DP Officials Question Mao’s Funding Sources for 2021 Elections

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Mr. Norbert Mao, the DP leader, has dismissed the claims made by three legislators from the DP and the party's national treasurer. He called the allegations recycled, baseless, and intended to harm his reputation.
PHOTO - Courtesy - Mr. Norbert Mao, the DP leader, has dismissed the claims made by three legislators from the DP and the party's national treasurer. He called the allegations recycled, baseless, and intended to harm his reputation.
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Senior members of the Opposition Democratic Party (DP) have alleged that their party’s leader, Norbert Mao, obtained undisclosed cash from questionable sources to fund his 2021 presidential campaign.

Mao dismissed the claims made by three DP-elected legislators and the party’s national treasurer as baseless and malicious. He challenged them to provide evidence to support their accusations.

Dr. Lulume Bayiga, a Buikwe South Member of Parliament and a DP National Council member, stated that he believed Mao and his close associates received around Shs3 billion. He noted that it was challenging to investigate the source of the money as most members were occupied with campaign activities at the time.

Bayiga pointed out that Mao never disclosed the origin of his campaign funds to party members or the National Executive Committee. Mao received 57,682 votes and finished fifth in the 2021 presidential race won by Yoweri Museveni.

Mao signed a cooperation agreement with President Museveni in July 2022, leading to internal discord within DP. Critics accused Mao of being a political sell-out, especially after he was appointed as the Justice and Constitutional Affairs minister by Museveni.

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Party officials such as Lulume, Lumu, Sebamala, and treasurer Kabanda questioned how Mao managed to purchase new vehicles for his campaign when the party struggled to provide nomination fees for other candidates. Kabanda mentioned that the party had limited funds during the 2021 elections and didn’t have enough to support its candidates.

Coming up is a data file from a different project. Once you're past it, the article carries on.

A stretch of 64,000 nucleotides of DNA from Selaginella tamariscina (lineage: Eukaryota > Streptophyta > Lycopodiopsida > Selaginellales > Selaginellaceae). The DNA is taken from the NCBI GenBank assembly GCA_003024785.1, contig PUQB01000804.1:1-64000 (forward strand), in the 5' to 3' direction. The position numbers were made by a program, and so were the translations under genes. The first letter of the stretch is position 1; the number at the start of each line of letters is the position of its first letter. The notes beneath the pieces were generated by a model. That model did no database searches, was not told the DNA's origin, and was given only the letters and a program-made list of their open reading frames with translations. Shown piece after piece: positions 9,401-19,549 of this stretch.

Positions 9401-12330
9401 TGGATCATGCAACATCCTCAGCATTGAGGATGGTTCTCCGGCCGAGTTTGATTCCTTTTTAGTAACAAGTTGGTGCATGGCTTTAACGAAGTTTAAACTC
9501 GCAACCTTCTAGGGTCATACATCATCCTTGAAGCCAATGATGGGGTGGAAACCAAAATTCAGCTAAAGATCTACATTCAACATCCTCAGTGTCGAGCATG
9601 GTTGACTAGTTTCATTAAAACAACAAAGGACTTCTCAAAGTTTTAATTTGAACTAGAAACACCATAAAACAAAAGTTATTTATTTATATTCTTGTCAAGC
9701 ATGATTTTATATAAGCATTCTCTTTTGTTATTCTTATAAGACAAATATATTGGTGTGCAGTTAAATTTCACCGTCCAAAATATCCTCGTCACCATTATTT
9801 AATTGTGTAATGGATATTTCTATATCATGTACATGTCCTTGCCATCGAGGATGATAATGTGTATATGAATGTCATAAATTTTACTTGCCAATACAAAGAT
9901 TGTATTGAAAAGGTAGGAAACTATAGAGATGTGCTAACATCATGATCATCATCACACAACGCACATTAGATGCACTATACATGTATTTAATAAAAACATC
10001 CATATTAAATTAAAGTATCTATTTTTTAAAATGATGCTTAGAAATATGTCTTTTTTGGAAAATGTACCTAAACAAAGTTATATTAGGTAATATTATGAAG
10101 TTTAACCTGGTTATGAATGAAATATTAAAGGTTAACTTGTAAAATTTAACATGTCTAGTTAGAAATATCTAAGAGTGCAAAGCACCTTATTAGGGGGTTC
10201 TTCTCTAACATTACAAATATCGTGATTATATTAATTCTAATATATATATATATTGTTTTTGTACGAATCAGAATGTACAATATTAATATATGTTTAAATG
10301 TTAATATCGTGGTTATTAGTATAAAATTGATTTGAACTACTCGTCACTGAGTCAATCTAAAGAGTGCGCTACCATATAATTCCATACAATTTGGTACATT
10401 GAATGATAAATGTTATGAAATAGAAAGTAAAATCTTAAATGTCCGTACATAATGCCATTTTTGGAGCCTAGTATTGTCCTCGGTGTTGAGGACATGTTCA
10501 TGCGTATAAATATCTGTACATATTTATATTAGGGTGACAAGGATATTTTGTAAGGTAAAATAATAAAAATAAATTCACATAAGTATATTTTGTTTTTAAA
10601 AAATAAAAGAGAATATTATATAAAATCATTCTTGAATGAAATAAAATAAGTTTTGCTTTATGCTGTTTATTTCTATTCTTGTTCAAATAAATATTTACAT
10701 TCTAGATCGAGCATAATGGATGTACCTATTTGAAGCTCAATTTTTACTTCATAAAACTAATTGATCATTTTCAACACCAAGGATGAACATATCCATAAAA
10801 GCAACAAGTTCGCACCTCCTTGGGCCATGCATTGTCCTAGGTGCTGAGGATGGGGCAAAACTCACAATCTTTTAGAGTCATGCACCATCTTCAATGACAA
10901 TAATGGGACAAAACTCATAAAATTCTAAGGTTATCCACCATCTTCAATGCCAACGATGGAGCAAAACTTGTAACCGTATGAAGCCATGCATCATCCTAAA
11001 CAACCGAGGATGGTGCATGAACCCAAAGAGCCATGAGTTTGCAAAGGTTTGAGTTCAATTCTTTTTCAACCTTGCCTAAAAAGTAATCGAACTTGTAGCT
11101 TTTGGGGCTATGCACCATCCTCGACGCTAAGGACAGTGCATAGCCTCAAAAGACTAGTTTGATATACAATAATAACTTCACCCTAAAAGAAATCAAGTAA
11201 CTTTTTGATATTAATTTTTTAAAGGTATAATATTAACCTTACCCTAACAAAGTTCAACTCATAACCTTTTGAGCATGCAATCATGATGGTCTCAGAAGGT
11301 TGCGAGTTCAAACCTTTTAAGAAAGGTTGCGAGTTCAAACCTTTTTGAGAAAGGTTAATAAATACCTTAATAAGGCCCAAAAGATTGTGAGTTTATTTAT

Kabanda, despite being a signatory to the party’s account, claimed she didn’t know the sources of the campaign cash. Mao allegedly told her that an overseas friend provided the finances. Kabanda also raised concerns about money not being deposited into the party account.

Mao refuted the allegations, stating that they were not new and lacked truth. He emphasized that the accusations aimed to tarnish his reputation and lacked evidence.

Mao defended his ability to gather campaign resources due to his experience in politics, dating back to his days as Makerere University guild president. He highlighted the common practice of borrowing money for campaigns and asserted that the allegations were baseless.

Mao declined to disclose specific campaign expenditure details but stated that the party budgeted Shs5 billion, with most of the funds being borrowed. He mentioned that no party member had requested accountability from him.

The allegations against Mao and the internal strife within DP echo similar issues within the FDC party. The controversies highlight mistrust and the role of money in politics.

Political parties in Uganda acquire funding from various sources, including allocations from the Consolidated Fund and contributions from individuals, businesses, and organizations. The sources often remain undisclosed to protect contributors.

DP Secretary General Siranda dismissed the accusations as malicious and demanded evidence from the accusers, expressing frustration with routine detractor claims.

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